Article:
Daniel Hale Williams
 Born 18 Jan 1858; died 4 Aug 1931 at age 73.
American physician remembered as the first black American to suture the pericardium (the fluid sac surrounding the heart muscle). On 9 Jul 1893, he operated on a 24-yr-old stabbing victim and sutured the wound to the pericardium, but left the heart muscle itself alone, allowing a small (1/10" long) nick to heal on its own. The patient recovered and lived for at least 20 years afterward. (A similar procedure was performed earlier by H.C. Dalton on 6 Sep 1891. The first surgery on heart muscle was done on 10 Sep 1896, by Ludwig Rehn who sutured a myocardial laceration). Williams helped establish the Provident Hospital and Medical Center in Chicago (1891), the oldest free-standing black owned hospital in the U.S.«
Daniel Hale Williams: Negro Surgeon, by Helen Buckler. - book suggestion.
  Thomas Augustus Watson
 Born 18 Jan 1854; died 13 Dec 1934 at age 80.   quotes
American telephone pioneer and shipbuilder who was one of the original organizers of the Bell Telephone Company. He later turned to shipbuilding and constructed a number of vessels for the United States government. In 1872 he got a job in Boston in the electrical shop of Charles Williams, Jr., at 109 Court Street. A number of inventors had their models made at Williams' shop, and in 1874 Watson did some work for Alexander Graham Bell, with whom he worked thereafter during all the experimental period of the telephone and the years that followed until it was commercially established. Thomas Watson was given an interest in the business (1877) and when Bell went to Europe he became the research and technical head of the Bell Telephone Company.
Thomas A.Watson: Does That Name Ring a Bell?, by Ted Clarke. - book suggestion.
  Sir Edward Frankland
 Born 18 Jan 1825; died 9 Aug 1899 at age 74.   quotes
English chemist who was one of the first investigators in the field of structural chemistry, invented the chemical bond, and became known as the father of valency. He studied organometallic compounds - hybrid molecules of the familiar organic non-metallic elements (such as carbon, hydrogen, nitrogen, sulphur, phosphorus) with true metals. By 1850, he had prepared small organic molecules containing such metals as zinc. Subsequently, he devised the theory of valence (announced 10 May 1852), that each type of atom has a fixed capacity for combination with other atoms. For his investigations on water purification and for his services to the government as water analyst, Frankland was knighted in 1897.
  Joseph Farwell Glidden
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 Born 18 Jan 1813; died 9 Oct 1906 at age 93.
American inventor who was an Illinois farmer when he developed the design of the first commercial barbed wire, patented 24 Nov 1874, a product that would transform the West. Before this innovation, settlers on the treeless plains had no easy way to fence livestock away from cropland, and ranchers had no way to prevent their herds from roaming far and wide. Glidden's barbed wire opened the plains to large-scale farming, and closed the open range, bringing the era of the cowboy and the round-up to an end. With his partner, Isaac L. Ellwood, Glidden formed the Barb Fence Company of De Kalb, Illinois, and quickly became one of the wealthiest men in the nation.[Image right: detail from patent application diagram. source]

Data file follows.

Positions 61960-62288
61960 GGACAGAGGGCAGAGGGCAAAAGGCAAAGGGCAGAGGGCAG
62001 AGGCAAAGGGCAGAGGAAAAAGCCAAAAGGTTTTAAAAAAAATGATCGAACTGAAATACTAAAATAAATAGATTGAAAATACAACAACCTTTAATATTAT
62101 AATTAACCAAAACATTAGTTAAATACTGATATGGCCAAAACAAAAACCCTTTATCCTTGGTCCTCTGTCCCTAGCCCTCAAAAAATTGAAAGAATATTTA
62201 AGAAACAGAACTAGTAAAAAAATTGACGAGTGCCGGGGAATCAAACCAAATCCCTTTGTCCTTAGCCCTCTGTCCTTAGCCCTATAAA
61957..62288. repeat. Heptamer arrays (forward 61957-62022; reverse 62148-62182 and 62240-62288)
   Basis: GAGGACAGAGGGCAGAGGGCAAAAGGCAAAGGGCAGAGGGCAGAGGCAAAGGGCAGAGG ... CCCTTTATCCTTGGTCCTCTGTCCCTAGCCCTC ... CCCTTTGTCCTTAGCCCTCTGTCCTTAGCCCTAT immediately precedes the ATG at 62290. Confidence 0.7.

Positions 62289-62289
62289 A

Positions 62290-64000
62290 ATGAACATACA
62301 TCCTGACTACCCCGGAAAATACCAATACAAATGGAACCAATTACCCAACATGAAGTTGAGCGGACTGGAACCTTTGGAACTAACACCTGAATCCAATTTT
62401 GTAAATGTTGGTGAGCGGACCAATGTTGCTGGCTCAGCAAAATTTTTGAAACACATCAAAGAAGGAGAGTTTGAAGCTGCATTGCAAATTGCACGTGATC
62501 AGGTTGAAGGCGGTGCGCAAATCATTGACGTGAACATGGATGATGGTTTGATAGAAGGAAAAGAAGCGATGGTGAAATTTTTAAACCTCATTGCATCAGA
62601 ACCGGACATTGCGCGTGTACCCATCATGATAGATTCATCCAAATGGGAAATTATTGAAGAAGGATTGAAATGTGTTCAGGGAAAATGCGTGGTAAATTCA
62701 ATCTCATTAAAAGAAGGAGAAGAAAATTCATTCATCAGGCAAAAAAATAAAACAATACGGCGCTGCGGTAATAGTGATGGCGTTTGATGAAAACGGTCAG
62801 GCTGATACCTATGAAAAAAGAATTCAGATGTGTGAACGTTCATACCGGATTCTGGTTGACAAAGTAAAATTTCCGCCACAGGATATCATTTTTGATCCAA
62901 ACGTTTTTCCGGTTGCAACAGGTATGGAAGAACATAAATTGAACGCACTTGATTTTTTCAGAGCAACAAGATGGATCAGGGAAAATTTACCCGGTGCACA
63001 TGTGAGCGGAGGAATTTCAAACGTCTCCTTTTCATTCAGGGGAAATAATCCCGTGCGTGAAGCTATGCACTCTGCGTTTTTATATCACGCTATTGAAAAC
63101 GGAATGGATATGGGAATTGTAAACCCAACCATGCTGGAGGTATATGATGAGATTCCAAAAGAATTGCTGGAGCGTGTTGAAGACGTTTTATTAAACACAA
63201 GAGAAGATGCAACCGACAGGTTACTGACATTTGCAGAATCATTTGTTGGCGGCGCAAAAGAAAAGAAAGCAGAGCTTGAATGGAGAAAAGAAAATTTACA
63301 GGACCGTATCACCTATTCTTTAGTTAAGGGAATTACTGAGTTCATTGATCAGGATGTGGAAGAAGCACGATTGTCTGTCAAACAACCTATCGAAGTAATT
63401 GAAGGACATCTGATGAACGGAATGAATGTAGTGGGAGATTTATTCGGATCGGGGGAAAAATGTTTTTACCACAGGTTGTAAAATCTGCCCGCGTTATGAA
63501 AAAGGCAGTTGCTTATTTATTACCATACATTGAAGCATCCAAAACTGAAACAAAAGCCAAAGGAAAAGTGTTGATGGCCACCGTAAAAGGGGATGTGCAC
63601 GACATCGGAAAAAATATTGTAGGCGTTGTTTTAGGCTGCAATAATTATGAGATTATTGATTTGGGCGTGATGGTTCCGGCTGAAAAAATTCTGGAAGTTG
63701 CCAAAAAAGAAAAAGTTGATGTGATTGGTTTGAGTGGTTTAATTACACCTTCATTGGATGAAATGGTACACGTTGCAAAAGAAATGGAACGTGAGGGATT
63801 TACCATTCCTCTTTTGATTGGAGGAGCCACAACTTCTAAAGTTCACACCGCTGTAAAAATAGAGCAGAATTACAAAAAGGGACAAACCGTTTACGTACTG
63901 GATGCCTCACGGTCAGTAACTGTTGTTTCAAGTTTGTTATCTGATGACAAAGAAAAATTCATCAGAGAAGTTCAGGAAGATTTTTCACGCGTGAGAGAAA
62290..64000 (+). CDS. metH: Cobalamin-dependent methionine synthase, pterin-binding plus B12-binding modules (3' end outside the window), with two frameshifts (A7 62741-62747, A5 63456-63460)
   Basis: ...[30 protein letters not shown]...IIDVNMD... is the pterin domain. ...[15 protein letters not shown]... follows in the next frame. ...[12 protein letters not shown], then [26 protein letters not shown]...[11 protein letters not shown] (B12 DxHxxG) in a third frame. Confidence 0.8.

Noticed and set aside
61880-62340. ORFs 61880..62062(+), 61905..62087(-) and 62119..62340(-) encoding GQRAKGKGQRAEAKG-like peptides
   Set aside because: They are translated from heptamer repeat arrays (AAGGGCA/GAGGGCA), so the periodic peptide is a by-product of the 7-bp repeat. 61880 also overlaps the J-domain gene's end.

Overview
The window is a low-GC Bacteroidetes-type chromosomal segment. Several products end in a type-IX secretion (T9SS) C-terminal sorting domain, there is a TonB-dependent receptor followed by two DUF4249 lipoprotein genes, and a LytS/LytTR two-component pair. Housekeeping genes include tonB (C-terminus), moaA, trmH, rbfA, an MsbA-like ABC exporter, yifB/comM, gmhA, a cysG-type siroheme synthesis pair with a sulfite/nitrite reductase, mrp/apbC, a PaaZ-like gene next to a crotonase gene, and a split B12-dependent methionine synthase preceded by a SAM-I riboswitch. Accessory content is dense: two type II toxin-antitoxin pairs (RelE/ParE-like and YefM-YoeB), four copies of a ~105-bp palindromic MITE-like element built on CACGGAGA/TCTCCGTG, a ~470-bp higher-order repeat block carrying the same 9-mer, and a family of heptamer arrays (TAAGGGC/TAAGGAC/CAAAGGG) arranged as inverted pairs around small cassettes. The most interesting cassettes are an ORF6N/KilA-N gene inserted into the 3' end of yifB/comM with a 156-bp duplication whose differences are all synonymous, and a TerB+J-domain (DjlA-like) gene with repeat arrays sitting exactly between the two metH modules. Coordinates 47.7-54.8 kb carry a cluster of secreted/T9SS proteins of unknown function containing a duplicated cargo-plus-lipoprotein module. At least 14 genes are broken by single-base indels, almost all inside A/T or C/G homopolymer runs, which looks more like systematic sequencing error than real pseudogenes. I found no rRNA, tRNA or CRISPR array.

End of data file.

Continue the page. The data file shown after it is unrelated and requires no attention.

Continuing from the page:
Barbs, Prongs, Points, Prickers, and Stickers... Barbed Wire, by Robert T. Clifton. - book suggestion.
  Joseph Dixon
 Born 18 Jan 1799; died 15 Jun 1869 at age 70.
American inventor and manufacturer who pioneered the industrial use of graphite and many other innovations. As a printer and a photographer, he designed a mirror into a camera that was the forerunner of the viewfinder, patented a double-crank steam engine, evolved a method of printing banknotes to foil counterfeiters, and patented a new method for tunneling under water. As a manufacturer and entrepreneur, Joseph Dixon produced the first pencil made in the U.S., 2 Apr 1827, and was responsible for the development of the graphite industry there. When he died, the Joseph Dixon Crucible Company was the largest manufacturer of graphite products in the world. His friends included the American inventors Fulton, Morse, and Bell.
The Pencil: A History of Design and Circumstance, by Henry Petroski. - book suggestion.
  Peter Mark Roget
 Born 18 Jan 1779; died 12 Sep 1869 at age 90.
English physician who, in 1814, invented a "log-log" slide rule for calculating the roots and powers of numbers. After studying medicine at the University of Edinburgh, he helped establish a medical school at Manchester, and practiced in London (1808-40). Upon retirement, from age 61 to 73, he produced his famous Thesaurus of English Words and Phrases (1852). He was a fellow of the Royal Society from 1815, and its secretary from 1827.
  Caspar Friedrich Wolff
 Born 18 Jan 1734; died 22 Feb 1794 at age 60.   quotes